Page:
“There was an explosion and the people ran, on the way back I saw dead bodies on both sides of the road, women and old people. They had blown up the corpses and the children were dead. I went home and the children weren’t there. I spent four days looking for the children; my brother brought my youngest son’s dead body; I had already seen my eldest son dead in the pit.” Nazek Abdel Rahman Al Jammal (3)

sabra_10“We heard the screams and the massacre through the bathroom window. That’s how we knew that they had gone into the shelter and taken everyone they found there, including my relatives. On the Saturday, we escaped into the inside of the camp. After that, my mother went back to see my brothers and sisters, but she couldn’t recognise them because they were so disfigured. All we knew was that they had been buried in the mass grave. My father taught the child who survived (my father’s nephew) to call him Daddy.” Amal Hussein (3)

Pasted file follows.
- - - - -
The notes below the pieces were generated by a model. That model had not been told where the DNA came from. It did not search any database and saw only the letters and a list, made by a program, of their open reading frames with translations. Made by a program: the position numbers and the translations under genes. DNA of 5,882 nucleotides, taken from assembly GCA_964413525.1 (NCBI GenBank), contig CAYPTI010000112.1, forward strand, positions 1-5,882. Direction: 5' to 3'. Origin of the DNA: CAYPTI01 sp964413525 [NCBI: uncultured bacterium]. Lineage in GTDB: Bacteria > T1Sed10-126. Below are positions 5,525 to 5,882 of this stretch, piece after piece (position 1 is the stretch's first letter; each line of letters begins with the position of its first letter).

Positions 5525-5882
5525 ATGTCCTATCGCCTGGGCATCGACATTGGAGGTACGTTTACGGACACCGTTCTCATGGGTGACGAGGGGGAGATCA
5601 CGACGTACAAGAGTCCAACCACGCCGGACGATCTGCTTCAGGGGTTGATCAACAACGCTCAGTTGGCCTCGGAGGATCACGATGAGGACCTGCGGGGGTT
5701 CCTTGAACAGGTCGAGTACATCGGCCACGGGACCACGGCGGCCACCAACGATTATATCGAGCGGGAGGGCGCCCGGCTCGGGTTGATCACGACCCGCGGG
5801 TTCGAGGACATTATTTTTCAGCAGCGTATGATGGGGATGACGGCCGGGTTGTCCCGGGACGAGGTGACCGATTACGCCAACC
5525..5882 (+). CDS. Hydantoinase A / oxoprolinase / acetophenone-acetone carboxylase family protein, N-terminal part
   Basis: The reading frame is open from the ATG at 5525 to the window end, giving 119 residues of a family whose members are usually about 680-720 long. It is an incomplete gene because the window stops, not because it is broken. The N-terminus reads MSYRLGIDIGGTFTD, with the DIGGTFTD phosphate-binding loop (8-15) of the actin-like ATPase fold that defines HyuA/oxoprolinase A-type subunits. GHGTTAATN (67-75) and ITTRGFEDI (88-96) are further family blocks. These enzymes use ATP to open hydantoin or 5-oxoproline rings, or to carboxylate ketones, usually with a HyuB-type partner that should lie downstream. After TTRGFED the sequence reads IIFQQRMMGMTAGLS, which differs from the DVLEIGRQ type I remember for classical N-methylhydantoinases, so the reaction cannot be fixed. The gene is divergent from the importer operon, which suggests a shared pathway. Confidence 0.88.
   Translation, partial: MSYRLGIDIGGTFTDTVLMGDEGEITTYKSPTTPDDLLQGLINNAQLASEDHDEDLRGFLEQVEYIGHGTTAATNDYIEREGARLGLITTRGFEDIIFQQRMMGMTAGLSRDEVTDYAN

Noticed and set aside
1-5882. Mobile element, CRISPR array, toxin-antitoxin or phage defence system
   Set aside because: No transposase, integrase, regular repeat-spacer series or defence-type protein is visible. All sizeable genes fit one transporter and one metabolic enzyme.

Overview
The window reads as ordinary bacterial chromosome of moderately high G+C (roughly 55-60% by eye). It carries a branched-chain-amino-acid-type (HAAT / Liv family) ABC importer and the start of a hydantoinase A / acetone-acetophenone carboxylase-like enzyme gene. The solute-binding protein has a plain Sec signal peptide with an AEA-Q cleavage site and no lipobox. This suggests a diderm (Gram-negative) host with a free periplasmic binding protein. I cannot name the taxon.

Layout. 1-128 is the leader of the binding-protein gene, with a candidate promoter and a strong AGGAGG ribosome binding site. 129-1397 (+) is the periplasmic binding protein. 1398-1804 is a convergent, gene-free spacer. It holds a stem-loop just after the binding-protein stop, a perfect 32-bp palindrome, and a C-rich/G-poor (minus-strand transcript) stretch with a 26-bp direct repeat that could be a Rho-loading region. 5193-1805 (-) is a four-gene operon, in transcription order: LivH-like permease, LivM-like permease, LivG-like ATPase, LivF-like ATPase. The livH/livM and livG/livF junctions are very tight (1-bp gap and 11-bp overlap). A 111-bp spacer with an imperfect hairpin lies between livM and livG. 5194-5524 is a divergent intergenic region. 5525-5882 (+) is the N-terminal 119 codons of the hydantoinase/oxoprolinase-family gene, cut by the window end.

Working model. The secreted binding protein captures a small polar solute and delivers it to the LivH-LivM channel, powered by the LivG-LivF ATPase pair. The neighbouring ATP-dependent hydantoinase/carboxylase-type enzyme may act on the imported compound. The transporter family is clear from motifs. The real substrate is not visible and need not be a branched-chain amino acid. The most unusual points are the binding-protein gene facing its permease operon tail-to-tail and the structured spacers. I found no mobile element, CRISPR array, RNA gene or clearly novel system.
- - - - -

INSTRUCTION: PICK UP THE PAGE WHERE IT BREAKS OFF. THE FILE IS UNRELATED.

“When I came back here I saw my daughter Fatima had been hit with an axe, along with my little girl. I noticed that they had dug a ditch in the ground and they had buried them alive in the ditch. The baby’s throat had been slit. I also saw people who had been killed and pregnant women with their stomachs ripped open. About thirty young people had been massacred near our house, both Lebanese and Palestinian. They didn’t spare anyone; they killed everyone they came across. In the home of our neighbour Ali Salim Fayad, they had killed his wife and children. My God, what can I say, what can I tell you? They had demolished the shops in Sabra road and dug large ditches where they had buried the victims. I saw about 400 children’s corpses. They upturned the earth and buried them. From the twelve members of our neighbour’s family, eleven were killed and only one escaped. ” Muhammad Ibrahim Faqih (3)